By John S. Morlu
In the decisive era of 1945 multilateral institutions, today Liberia stands at a pivotal moment, and Joe Boakai faces a crucial decision that could shape the nation’s destiny. Caution is paramount as he contemplates engagement with the familiar international players—the IMF, World Bank, UN, ADB, and the Corporate Council. The concern resonates in the repetitive nature of their playbook, lacking the vital elements of competitiveness and innovation necessary to break free from the chains of poverty.
For many Africans, the pursuit of Washington’s political corridors is deemed a political dividend, regardless of whether such endeavors benefit their people. Sirleaf basked in the adoration of the West and Washington, yet poverty and exposed infrastructure loomed large in Liberia.
While the workings of these institutions may elude most Americans and Western Europeans, Africans, especially Liberians, are acutely aware. Astonishingly, 90% of Americans and Western Europeans remain oblivious to the IMF, UN, or World Bank, in stark contrast to the heightened awareness among Africans. President-Elect Joe Boakai’s involvement in their events is acknowledged, yet skepticism persists over their ability to drive substantial progress in poverty eradication.
Prosperous nations like Kuwait, Saudi Arabia, and the UAE shun assistance from the IMF and World Bank, relying on their abundant resources. This raises a poignant question: Why does Liberia, with its rich endowment, consistently turn to these institutions?
In defiance of prevailing sentiments, Senator-Elect Amara Konneh expresses unabashed enthusiasm about engaging with the IMF and World Bank in Washington—a scenario all too familiar. However, a resolute path is urged for Joe Boakai, one that places paramount emphasis on a Business and Economic Forum designed to attract investments from successful black Americans in manufacturing, agriculture, technology, and Silicon Valley. The focus is clear—foster small-scale businesses and generate employment for all Liberians through free-market enterprise capitalism.
Joe Boakai champions the free market system as Liberia’s key to prosperity, emphasizing private capital and domestic resource mobilization as primary drivers. Multilateral institutions and donor agencies are relegated to supplementary funding sources. The initiative, “Liberians for Prosperity,” shouts commitment to market-driven solutions.
Amidst calls for alternative viewpoints on renewing the upcoming IMF program, the narrative vehemently leans toward rejecting renewal. Advocacy intensifies for a shift towards promoting domestic resource mobilization over dependency. Drawing inspiration from historical figures like George Washington, the call is for an audacious path in constructing a new Liberia. The ongoing battle revolves around influencing Joe Boakai’s choice between the donor-driven model and an unyielding commitment to an anti-corruption, private sector, and domestic resource approach.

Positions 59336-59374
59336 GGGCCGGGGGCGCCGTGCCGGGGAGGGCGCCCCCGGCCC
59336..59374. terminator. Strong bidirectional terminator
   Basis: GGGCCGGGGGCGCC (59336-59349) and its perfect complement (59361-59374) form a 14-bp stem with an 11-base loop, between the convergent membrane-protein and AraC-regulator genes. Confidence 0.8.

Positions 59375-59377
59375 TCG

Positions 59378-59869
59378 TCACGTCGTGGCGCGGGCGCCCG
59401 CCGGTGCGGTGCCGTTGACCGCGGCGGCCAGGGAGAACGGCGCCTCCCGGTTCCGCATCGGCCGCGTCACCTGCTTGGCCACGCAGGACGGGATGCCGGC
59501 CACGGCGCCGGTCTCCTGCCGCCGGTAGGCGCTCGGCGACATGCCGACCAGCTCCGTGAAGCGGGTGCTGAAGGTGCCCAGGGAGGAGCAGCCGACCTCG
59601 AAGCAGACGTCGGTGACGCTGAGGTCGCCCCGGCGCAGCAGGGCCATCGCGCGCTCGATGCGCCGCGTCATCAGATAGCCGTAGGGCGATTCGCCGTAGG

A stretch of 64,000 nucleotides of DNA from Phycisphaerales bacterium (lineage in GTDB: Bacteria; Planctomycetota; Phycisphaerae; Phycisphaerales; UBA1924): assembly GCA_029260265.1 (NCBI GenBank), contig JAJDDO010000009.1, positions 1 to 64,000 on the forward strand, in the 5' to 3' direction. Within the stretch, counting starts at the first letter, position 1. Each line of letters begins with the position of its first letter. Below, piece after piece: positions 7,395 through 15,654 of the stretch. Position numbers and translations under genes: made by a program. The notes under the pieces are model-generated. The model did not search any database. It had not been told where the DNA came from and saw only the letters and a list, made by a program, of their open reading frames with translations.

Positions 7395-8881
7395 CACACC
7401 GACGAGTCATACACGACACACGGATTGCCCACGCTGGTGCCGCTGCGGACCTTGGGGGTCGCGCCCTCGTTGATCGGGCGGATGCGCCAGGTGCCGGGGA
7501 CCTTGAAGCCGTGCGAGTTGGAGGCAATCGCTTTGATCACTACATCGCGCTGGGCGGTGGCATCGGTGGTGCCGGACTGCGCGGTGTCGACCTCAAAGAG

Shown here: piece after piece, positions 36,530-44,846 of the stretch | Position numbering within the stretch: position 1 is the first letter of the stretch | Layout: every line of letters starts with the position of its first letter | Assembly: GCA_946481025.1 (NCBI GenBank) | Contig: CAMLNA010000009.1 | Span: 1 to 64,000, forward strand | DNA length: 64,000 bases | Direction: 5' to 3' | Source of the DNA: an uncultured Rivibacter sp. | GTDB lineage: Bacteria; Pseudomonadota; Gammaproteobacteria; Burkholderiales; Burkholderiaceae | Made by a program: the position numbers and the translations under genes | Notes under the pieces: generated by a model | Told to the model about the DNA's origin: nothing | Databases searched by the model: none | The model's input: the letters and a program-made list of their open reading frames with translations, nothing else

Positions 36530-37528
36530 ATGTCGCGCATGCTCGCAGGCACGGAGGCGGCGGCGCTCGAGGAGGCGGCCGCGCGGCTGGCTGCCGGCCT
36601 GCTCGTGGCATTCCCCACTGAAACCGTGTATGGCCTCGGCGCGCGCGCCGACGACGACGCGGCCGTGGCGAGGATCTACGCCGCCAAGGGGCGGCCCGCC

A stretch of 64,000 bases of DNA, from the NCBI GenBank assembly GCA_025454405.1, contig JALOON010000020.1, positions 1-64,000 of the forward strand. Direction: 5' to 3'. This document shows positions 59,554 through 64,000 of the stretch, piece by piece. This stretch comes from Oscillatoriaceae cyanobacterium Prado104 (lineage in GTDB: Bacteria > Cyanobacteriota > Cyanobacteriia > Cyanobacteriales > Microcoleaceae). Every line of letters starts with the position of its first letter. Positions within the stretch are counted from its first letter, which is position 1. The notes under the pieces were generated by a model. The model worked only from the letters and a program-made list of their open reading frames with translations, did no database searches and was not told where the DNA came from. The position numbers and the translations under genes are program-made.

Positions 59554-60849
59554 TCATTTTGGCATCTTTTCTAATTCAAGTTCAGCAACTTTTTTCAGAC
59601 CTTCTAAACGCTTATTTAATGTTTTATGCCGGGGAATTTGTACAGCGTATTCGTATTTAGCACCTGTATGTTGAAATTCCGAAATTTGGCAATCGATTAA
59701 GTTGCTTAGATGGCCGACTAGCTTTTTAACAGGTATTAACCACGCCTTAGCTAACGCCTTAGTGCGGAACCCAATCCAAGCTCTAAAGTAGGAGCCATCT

Some clamor for another donor conference, but Liberians are exhausted by such events. Since 2004, donor dependency has persisted as the sole policy prescription for Liberia, and it’s time to break free. The emphatic call is to shift focus, urging a laser focus on the private sector.
Despite expected challenges, progress is undeniable. The spotlight sharpens on crucial matters such as auditing the Weah government, anti-corruption endeavors, asset recovery, and business loan repayments. A unanimous stand emerges among Liberians, with 92% acknowledging the urgency of shaping Liberia’s future.
Envisioning Joe Boakai on Wall Street, visiting JP Morgan, and engaging with rating agencies like Moody’s, Standard & Poor’s, Fitch, and Silicon Valley becomes more than a vision—it becomes a demand. These pillars of American enterprise are not merely avenues for exploration but integral to forging strategic partnerships for Liberia’s economic growth.
An unapologetic invitation extends to join the movement advocating for a liberated Liberia, founded on freedom and opportunity, with Joe Boakai as the unyielding catalyst. The message resonates with a personal commitment to justice and fairness, recognizing the relentless battle to shape Liberia’s future.
While acknowledging institutions like the IMF and World Bank, the call is emphatic—Liberia must forge its own path after 176 years, expanding its economy through unwavering anti-corruption measures and vigorous domestic resource mobilization. The only impediment to Liberia’s potential, preventing it from becoming a Kuwait, is corruption.
Join the unyielding free-market movement and passionately share the vision for Liberia’s economic independence.
About the Author: John S. Morlu, II, is former Auditor-General of the Republic of Liberia.